On average, we find that people start sending messages from 6am onwards, with a peak between 9am and 10am. 

The Belgian Anti-Phishing Shield (BAPS) How does it work?

  1. The Centre for Cyber Security Belgium (CCB) receives information about potentially malicious websites when Internet users send suspicious messages to suspicious @ safeonweb.be
  2. Attachments and other links are then extracted from suspicious messages. URLs are also extracted from screenshots and QR codes. 
  3. The system analyses the URL/link/attachment. If it is found to be a malicious site, it is flagged and sent to our partners (ISP, Google Safe Browsing and Microsoft SmartScreen).
  4. When an Internet user clicks on a link leading to a malicious site, the ISP in question compares the DNS request with the list of malicious sites. 
  5. The user is then redirected to a warning page and can no longer visit the malicious site.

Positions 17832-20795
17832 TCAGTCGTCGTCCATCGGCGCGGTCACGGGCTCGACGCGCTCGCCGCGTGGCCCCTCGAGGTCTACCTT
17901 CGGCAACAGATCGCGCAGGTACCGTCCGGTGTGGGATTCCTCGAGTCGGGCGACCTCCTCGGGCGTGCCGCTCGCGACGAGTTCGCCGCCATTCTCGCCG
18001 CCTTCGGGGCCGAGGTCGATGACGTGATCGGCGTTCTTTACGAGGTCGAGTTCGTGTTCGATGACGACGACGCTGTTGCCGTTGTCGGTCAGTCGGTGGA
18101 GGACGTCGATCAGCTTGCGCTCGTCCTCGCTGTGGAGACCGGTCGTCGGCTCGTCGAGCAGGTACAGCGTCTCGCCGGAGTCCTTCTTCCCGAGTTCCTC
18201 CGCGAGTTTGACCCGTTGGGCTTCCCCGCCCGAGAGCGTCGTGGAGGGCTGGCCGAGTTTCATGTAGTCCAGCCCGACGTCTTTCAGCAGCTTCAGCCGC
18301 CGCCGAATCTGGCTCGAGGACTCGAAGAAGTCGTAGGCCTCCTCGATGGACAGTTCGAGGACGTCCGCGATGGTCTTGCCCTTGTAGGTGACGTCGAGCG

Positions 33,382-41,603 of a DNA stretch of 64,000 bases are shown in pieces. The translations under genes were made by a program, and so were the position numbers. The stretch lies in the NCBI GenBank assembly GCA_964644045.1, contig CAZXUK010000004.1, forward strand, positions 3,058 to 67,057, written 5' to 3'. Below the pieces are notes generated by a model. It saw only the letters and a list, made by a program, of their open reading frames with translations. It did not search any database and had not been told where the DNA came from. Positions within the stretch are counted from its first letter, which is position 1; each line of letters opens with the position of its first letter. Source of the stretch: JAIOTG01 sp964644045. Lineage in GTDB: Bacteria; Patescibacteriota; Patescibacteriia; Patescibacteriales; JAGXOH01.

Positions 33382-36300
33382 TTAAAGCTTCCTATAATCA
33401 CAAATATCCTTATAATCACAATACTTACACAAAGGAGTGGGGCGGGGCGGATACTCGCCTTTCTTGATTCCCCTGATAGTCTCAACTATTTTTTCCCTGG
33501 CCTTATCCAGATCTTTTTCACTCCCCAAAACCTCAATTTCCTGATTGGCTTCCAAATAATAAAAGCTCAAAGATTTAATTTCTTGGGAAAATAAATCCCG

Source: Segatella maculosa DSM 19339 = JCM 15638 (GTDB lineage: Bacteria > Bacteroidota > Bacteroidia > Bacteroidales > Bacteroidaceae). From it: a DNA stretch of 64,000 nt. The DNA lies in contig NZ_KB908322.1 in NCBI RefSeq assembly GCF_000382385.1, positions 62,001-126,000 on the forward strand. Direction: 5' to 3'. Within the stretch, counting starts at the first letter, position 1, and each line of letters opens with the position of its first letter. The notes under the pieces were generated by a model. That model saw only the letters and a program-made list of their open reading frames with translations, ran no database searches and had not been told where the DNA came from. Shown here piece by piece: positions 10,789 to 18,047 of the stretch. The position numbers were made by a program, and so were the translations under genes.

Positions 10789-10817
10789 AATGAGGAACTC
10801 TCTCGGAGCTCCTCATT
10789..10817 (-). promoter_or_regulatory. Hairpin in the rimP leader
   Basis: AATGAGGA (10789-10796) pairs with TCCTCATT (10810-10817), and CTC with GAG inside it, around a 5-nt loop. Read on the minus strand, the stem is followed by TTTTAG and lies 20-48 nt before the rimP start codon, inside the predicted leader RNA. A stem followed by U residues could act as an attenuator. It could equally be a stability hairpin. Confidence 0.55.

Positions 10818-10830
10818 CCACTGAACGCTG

New: beware of Quishing (QR-code phishing)

The year 2023 saw the breakthrough of phishing via QR codes. This phenomenon has been dubbed "Quishing". Quishing first appeared in 2022, but since last year it has no longer been an exception. The difference with phishing is that the link in the suspect message is replaced by a QR code. However, the result is the same: you are directed to a suspicious website where you are asked to enter your details. This is particularly dangerous for inattentive users. When you scan a QR code, you cannot immediately detect which website it will take you to. This makes it more difficult to check the URL.

Little originality and many 'returnees' in improved form

Last year, a striking new message surfaced with the subject line "Meet a Ukrainian girl today". This message was massively sent to us.